SMTP servers are often referred to as mail transfer agents (MTAs). These systems potentially function as both clients and servers in a mail transfer chain. An MTA can accept mail that's sent by a user or by another MTA. It can then store that mail locally and, if necessary, send it on to another MTA. There are several possible uses for a Linux MTA:
These functions are so important that most Linux distributions install an SMTP server by default. In particular, the local-to-local mail delivery issue makes the presence of an MTA on a Linux system very desirable. (In theory, you could track down everything that tries to send mail locally and reconfigure or rewrite it to use a remote SMTP server, but this may not always be practical.)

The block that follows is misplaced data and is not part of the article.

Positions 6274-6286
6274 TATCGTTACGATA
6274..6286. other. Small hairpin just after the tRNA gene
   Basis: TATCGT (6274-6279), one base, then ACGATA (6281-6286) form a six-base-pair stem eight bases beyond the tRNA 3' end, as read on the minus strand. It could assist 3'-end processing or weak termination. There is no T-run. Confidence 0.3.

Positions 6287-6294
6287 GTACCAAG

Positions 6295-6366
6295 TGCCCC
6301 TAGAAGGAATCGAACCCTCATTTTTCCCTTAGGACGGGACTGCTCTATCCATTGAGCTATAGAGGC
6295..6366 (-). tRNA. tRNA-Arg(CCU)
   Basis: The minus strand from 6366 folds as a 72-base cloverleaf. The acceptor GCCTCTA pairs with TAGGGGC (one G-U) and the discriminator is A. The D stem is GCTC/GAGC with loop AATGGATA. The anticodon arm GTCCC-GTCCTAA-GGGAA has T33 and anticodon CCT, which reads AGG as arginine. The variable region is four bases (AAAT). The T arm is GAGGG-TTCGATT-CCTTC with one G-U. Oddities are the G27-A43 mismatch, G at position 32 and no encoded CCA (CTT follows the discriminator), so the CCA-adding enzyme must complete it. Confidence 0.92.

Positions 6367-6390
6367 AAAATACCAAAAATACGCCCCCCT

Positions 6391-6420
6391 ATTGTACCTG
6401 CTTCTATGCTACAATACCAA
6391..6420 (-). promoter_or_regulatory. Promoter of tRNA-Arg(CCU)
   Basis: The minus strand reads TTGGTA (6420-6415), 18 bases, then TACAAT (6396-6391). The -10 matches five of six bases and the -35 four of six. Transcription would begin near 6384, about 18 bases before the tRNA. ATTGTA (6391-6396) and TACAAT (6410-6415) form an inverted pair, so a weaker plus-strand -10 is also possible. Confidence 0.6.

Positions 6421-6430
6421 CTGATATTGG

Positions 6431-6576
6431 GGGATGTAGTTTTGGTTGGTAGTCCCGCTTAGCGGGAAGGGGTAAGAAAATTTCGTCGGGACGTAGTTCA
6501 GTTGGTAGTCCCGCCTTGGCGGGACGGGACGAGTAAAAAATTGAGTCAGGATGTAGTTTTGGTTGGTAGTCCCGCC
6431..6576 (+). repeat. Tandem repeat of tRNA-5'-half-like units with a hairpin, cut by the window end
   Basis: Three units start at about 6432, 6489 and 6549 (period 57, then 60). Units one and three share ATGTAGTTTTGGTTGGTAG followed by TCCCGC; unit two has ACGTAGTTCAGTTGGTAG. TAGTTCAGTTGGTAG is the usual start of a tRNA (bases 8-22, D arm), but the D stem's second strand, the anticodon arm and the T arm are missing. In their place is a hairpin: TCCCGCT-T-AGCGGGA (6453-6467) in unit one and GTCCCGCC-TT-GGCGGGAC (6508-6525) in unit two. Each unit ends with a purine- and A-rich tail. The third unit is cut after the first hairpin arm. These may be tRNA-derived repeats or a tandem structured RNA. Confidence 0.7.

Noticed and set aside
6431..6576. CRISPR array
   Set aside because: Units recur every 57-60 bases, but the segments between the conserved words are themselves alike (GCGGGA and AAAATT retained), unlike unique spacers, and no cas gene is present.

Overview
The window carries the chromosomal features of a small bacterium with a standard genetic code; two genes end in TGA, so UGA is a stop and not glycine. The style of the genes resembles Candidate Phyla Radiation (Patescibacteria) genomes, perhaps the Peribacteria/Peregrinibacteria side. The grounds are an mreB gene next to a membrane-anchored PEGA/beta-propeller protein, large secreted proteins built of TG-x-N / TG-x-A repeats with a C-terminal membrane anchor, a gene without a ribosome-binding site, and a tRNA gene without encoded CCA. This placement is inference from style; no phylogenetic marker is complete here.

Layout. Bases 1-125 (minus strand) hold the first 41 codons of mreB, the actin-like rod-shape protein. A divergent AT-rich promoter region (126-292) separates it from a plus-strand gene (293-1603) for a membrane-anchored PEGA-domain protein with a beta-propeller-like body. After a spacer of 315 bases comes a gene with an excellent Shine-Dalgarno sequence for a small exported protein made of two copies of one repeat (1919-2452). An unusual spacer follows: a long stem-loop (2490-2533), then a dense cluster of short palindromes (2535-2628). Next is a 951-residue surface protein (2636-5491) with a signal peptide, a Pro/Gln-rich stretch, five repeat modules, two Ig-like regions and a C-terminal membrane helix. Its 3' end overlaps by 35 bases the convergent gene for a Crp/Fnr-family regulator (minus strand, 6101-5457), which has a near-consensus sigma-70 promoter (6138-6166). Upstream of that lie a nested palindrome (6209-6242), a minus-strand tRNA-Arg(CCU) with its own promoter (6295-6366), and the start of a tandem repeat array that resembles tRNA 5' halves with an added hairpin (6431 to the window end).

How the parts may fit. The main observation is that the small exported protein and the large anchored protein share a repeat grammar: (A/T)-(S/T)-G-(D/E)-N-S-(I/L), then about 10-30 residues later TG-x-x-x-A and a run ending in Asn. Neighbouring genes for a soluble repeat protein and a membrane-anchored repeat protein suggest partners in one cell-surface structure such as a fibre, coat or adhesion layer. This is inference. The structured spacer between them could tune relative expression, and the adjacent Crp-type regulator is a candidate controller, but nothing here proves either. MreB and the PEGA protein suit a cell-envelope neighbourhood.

Most distributions' default SMTP server configurations are adequate to handle local mail delivery. The question therefore becomes one of when you should alter or at least check that configuration so that the computer can take on additional duties , such as handling mail for an entire domain. E-mail is so important in today's world that few networks can do without it. Even within a small office or a home, e-mail can be an important communications medium. Running your own e-mail server can be a way to provide e-mail, but it's not the only way. Outside e-mail providers are not uncommon, and you may already have access to an outside supplier. Such providers can be a good choice for receiving mail for a small domain, if you don't want to be bothered with creating such a configuration locally. Running your own e-mail server provides you with more control over how it operates, though. For instance, you might be able to more quickly and easily add, delete, or modify users if you run your own server. You can also configure your own server to block unwanted e-mail, adjust quotas on the size of messages the server will accept, and so on. Running your own server may be less expensive than contracting with an outsider to do the job. As a general rule, you may want to run your own mail server to handle the bulk of your mail needs if your network hosts more than a handful of users or if you have particularly exotic e-mail needs.